Book Read: An Ongoing Imagination

An On-Going Imagination: A Conversation about Scripture, Faith, and the Thickness of RelationshipAn On-Going Imagination: A Conversation about Scripture, Faith, and the Thickness of Relationship by Walter Brueggemann

My first real exposure to the work of Walter Brueggemann came in 2017, through reading one of his earliest and best known books, The Prophetic Imagination. I had also listened to his conversation with Krista Tippett, host of On Being, which I heard in December 2018. The title of the On Being episode was also “The Prophetic Imagination.”

An On-Going Imagination is a memoir or autobiography composed by interview. It consists of edited versions of conversations that Brueggemann had with his coauthor, Clover Reuter Beal, over several years beginning in 2011. Clover Reuter Beal is the Colead Pastor of Mountview Boulevard Presbyterian Church in Denver. She and her spouse, Timothy Beal, who edited the book, are former students of Brueggemann’s.

The book retains its conversational origins in its tone. It includes conversations about some complex theological subjects, and if time were to permit I would want to read further on those subjects in Brueggemann’s books and essays. That is the genius of the work. Walter Brueggemann is a brilliant man with a lot of intriguing things to say about scripture, theology, the state of the ancient world, and the state of the modern world. Further reading of his work on any of those subjects would be time well spent. It’s interesting, though, that the list of works cited and suggestions for further reading includes only sixteen titles. Then again, Walter Brueggemann has published over one hundred books.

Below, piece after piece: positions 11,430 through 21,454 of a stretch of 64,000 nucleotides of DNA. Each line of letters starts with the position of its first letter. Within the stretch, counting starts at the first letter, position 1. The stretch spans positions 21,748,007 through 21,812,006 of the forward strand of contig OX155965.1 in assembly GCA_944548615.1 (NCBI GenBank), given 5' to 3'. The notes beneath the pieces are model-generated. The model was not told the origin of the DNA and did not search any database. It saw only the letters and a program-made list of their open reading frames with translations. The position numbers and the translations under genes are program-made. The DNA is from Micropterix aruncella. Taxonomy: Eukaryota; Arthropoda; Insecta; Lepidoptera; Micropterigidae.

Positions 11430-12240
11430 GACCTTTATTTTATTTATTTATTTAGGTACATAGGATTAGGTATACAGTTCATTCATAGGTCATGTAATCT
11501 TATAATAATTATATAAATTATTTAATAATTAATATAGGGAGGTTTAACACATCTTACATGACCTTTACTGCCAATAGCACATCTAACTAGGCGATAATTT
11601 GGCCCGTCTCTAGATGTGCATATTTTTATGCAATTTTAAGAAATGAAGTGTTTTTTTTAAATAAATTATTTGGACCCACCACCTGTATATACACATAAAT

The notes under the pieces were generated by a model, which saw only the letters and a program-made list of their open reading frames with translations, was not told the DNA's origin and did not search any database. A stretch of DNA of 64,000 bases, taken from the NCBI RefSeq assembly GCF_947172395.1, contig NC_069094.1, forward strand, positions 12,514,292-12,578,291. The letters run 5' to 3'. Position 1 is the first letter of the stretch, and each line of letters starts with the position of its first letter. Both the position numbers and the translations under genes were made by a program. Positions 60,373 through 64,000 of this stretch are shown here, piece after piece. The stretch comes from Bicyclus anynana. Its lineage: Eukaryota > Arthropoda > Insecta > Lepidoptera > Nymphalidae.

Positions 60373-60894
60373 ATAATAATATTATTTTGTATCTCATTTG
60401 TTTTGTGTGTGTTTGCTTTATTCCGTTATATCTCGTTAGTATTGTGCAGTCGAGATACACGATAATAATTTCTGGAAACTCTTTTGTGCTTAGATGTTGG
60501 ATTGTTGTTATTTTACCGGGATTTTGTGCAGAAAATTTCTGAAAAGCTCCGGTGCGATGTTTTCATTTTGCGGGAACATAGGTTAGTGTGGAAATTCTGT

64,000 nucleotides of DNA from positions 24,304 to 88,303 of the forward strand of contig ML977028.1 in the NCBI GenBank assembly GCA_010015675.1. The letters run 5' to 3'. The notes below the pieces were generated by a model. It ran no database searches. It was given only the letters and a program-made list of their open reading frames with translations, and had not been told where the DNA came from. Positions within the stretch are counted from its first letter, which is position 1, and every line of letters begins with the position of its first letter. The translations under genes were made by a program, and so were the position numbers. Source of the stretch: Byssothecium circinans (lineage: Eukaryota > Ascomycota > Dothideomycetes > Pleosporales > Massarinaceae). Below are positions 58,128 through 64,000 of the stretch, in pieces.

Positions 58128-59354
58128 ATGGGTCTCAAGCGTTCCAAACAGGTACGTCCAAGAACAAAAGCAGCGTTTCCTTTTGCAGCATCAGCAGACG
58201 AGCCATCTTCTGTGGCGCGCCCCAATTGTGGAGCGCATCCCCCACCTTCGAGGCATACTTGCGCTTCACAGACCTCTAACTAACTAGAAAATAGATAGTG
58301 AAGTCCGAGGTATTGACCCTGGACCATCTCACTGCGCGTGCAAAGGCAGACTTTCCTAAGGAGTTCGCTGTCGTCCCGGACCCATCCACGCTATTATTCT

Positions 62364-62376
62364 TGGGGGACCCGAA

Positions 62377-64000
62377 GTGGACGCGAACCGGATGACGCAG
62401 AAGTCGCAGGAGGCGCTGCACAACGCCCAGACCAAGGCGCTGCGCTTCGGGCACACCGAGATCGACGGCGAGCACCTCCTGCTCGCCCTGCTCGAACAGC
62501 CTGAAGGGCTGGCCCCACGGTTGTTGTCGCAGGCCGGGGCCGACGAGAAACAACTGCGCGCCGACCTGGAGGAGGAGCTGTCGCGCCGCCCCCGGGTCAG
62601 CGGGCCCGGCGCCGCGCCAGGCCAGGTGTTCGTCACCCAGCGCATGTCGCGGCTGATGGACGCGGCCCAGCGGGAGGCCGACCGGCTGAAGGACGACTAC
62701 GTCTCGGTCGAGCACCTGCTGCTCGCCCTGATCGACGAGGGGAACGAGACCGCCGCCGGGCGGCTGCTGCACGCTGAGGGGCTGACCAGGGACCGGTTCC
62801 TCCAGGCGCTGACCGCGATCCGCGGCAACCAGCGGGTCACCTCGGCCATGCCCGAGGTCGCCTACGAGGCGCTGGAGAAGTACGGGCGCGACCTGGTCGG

In the chapter entitled “Divine Irascibility: An Astonishing and Scandalous God,” Brueggemann admits that some of what he sees as he examines the scriptures “confront[s] orthodox Christian theology in disturbing and fascinating ways.” I find some of his positions challenging. In challenging orthodoxies, though, Brueggemann’s goal is not to tear them down but to stretch them in ways that adherants ultimately will find beneficial.

John Knox Press sent me this book by way of a giveaway hosted by Englewood Review of Books. They asked for feedback, so this is an attempt at providing that for them.

Thanks for stopping by. Be well!

Pat

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